Risk is being taken off asset markets – raising the question of where that leaves the FTSE.
Mayhem broke out in markets last week. The mainstream media is now abuzz with the culprit being rising bond yields and the bursting of the bond bubble. What took them so long to notice?
I have been tracking US Treasury bond prices and yields for some time. I knew there was a case to be made for the great multi-decade speculative bubbles to burst once investors/traders got wind that interest rates might not ‘stay lower for longer’ after all.
Maybe ‘free money’ has a limited life span after all! And last week, the penny dropped that bond yields were already surging in response to the hot commodity markets. A reality check suddenly arrived.
Yes, commodities including copper, crude oil and lumber (all sensitive to general economic expectations) have been booming. The charts were there for all to see and a simple glance at them provided an obvious clue that all might not be well with the market. That is despite universal claims that the rapid global vaccine roll-outs would soon lead to business-as-usual later this year with booming profits and US GBP growth of 6% and higher.
- Market snapshot: bonds, oil, inflation and the Budget
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Already, my two favourite poster children for highlighting the mania for assets are falling off their perch:
- Tesla (NASDAQ:TSLA) is down 25% off its $900 (£644.72) all-time high, (ATH) set on 25 January, validating my immediate bearish stance in last week’s column where I advised taking profits.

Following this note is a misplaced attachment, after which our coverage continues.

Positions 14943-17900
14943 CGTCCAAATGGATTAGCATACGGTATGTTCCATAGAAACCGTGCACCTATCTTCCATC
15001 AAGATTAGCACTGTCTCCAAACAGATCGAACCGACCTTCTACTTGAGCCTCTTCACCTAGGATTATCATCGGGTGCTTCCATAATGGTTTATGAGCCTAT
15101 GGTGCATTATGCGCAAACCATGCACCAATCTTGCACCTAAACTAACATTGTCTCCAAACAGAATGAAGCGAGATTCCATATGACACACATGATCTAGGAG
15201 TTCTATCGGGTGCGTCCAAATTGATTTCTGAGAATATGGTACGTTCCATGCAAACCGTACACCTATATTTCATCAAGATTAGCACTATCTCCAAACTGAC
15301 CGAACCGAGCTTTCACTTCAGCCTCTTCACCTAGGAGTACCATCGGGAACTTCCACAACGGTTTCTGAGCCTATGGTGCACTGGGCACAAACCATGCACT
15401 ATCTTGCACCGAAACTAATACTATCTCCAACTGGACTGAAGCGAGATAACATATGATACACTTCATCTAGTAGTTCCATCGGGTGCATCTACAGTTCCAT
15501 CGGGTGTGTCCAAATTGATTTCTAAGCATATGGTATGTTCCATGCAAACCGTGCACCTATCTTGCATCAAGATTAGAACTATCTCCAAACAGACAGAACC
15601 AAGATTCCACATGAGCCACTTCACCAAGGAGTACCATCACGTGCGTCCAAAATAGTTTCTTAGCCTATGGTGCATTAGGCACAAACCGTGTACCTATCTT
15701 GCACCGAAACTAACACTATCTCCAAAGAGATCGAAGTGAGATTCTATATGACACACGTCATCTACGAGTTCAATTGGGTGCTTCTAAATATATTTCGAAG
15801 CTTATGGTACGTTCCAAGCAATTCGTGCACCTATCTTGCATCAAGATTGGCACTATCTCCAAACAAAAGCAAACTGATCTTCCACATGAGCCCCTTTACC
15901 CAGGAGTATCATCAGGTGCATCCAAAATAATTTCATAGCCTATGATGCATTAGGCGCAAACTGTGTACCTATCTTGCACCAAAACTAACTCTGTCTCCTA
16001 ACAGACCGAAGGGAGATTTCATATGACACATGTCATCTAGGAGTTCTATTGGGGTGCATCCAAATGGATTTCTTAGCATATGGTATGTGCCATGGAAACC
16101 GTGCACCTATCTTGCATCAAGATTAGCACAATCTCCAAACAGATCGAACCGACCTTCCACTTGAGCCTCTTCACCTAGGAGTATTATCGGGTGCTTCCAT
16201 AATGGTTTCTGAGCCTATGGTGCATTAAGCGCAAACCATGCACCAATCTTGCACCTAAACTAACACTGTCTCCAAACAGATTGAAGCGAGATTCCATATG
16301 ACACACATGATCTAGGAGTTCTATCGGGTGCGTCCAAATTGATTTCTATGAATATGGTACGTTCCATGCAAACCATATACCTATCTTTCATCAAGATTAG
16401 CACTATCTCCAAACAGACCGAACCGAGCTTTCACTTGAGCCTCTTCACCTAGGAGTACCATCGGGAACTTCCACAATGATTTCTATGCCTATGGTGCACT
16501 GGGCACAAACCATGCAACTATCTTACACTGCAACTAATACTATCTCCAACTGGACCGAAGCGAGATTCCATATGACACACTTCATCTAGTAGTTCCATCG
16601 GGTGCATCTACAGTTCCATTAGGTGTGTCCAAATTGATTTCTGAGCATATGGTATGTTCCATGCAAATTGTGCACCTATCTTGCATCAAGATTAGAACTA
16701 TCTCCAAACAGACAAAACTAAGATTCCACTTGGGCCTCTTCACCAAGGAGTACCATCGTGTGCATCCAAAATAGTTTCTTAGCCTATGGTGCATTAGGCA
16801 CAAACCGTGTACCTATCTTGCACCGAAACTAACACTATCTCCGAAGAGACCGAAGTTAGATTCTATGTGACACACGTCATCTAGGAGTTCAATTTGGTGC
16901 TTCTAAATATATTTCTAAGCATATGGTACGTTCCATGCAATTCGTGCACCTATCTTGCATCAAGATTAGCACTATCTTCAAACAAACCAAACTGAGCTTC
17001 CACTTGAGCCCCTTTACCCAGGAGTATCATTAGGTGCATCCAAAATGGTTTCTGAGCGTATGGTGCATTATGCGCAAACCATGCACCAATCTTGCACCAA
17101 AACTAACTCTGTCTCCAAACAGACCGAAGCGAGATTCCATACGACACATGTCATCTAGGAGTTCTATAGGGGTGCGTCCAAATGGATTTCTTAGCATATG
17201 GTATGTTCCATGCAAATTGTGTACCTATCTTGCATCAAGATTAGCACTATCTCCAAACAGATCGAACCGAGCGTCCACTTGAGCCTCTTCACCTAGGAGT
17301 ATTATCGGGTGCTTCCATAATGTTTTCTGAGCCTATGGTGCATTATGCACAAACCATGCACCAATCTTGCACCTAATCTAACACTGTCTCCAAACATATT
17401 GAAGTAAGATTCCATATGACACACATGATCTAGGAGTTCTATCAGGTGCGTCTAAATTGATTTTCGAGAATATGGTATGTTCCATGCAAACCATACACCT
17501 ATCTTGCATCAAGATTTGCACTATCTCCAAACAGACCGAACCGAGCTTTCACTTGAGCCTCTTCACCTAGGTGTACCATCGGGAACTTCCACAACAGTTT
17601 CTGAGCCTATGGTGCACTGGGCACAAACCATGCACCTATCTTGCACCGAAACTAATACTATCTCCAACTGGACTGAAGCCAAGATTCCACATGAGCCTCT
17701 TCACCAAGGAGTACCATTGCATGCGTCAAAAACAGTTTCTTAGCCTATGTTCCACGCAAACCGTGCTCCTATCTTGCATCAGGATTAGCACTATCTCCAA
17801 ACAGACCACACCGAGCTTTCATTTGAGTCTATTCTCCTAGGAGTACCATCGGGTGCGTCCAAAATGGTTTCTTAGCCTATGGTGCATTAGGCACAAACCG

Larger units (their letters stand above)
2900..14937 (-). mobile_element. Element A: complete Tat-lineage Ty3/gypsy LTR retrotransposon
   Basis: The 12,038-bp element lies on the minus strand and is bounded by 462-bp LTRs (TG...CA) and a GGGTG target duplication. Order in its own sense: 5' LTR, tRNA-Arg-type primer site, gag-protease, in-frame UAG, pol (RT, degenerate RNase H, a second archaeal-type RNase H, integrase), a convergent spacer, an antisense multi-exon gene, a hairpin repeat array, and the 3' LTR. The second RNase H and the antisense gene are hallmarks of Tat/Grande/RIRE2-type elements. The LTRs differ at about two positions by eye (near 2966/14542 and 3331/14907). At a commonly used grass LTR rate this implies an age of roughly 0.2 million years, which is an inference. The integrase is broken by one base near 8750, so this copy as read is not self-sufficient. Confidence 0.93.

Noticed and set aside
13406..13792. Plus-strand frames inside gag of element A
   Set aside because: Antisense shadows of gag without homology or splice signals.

- Bitcoin is also down 25% off its $58,370 ATH, set 21 February.
So with bond yields advancing, risk is rapidly being taken off asset markets. Even that supposed ‘safe haven’, gold, is in free-fall. So much for that theory.
So where does that leave the FTSE? In recent posts, I have been bearish and events since have not convinced me I was wrong. Here is the latest chart:
Source: interactive investor. Past performance is not a guide to future performance.
The key feature is the rally off the 2020 coronavirus crash, in the form of a three up to the conjunction of the Fibonacci 76% retrace and the chart resistance.
That is a very powerful resistance level, and my belief is that any advance now is unlikely to breach that 6,950 point.
I remain bearish on the FTSE in the medium to long term.
John Burford is the author of the definitive text on his trading method, Tramline Trading. He is also a freelance contributor and not a direct employee of interactive investor.
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